Hope in the Coal Fields

Flickr/<a href="http://www.flickr.com/photos/wallyg/150113764/">wallyg</a> (<a href="http://www.creativecommons.org">Creative Commons</a>).

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The news from Montcoal, West Virginia, where at least 25 miners have died following an explosion, is unspeakably sad. It’s tragic in large part because it’s clear that the mine’s owner, Massey Energy, has repeatedly violated health and safety laws and endangered the lives of its workers.

One miner who survived lost his son, older brother and nephew in the blast, which speaks to the reality of towns like Montcoal, where mining is both a family tradition and often the only employment available.

But amid the sad news, I will point to one hopeful opportunity in Raleigh County. At nearby Coal River Mountain, advocates for local jobs and clean energy have been trying to push officials to protect the mountain from mining and instead build a 328-megawatt wind farm on the site. Rather than Massey blowing up Coal River Mountain and destroying it forever, the wind farm, they say, could create at least 250 local jobs and sustained income for the county. State officials have so far sided with Massey, but local residents are now appealing to the federal government to intervene on their behalf. Of course, the tragic mine accident occurred in an underground mine, and the proposal for Coal River is a mountaintop removal site, but both have devastating effects on surrounding communities.

As Coal River activist Lorelei Scarbro told me recently, the project stands as hope for the future of Appalachia:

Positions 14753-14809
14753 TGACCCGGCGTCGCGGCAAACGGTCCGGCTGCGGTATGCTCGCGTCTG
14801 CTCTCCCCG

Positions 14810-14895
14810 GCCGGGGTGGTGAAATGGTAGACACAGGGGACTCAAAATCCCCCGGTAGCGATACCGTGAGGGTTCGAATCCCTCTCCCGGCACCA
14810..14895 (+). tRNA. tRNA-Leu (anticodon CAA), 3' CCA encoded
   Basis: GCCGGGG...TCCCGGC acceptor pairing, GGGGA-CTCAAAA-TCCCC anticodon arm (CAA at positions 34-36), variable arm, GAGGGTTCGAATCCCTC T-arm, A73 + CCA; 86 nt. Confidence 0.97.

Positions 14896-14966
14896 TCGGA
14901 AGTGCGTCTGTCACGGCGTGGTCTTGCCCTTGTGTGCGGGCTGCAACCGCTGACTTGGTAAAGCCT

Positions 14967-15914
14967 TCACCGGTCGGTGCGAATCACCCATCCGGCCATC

In the coal fields, people have been oppressed for generations by the coal industry. We live in a mono-economy. We don’t have any choices. With this wind project, we have begun to see a glimmer of hope. There are people here who are actually beginning to hope that things won’t be the way they’ve always been.

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We didn't know what to expect when we told you we needed to raise $400,000 before our fiscal year closed on June 30, and we're thrilled to report that our incredible community of readers contributed some $415,000 to help us keep charging as hard as we can during this crazy year.

You just sent an incredible message: that quality journalism doesn't have to answer to advertisers, billionaires, or hedge funds; that newsrooms can eke out an existence thanks primarily to the generosity of its readers. That's so powerful. Especially during what's been called a "media extinction event" when those looking to make a profit from the news pull back, the Mother Jones community steps in.

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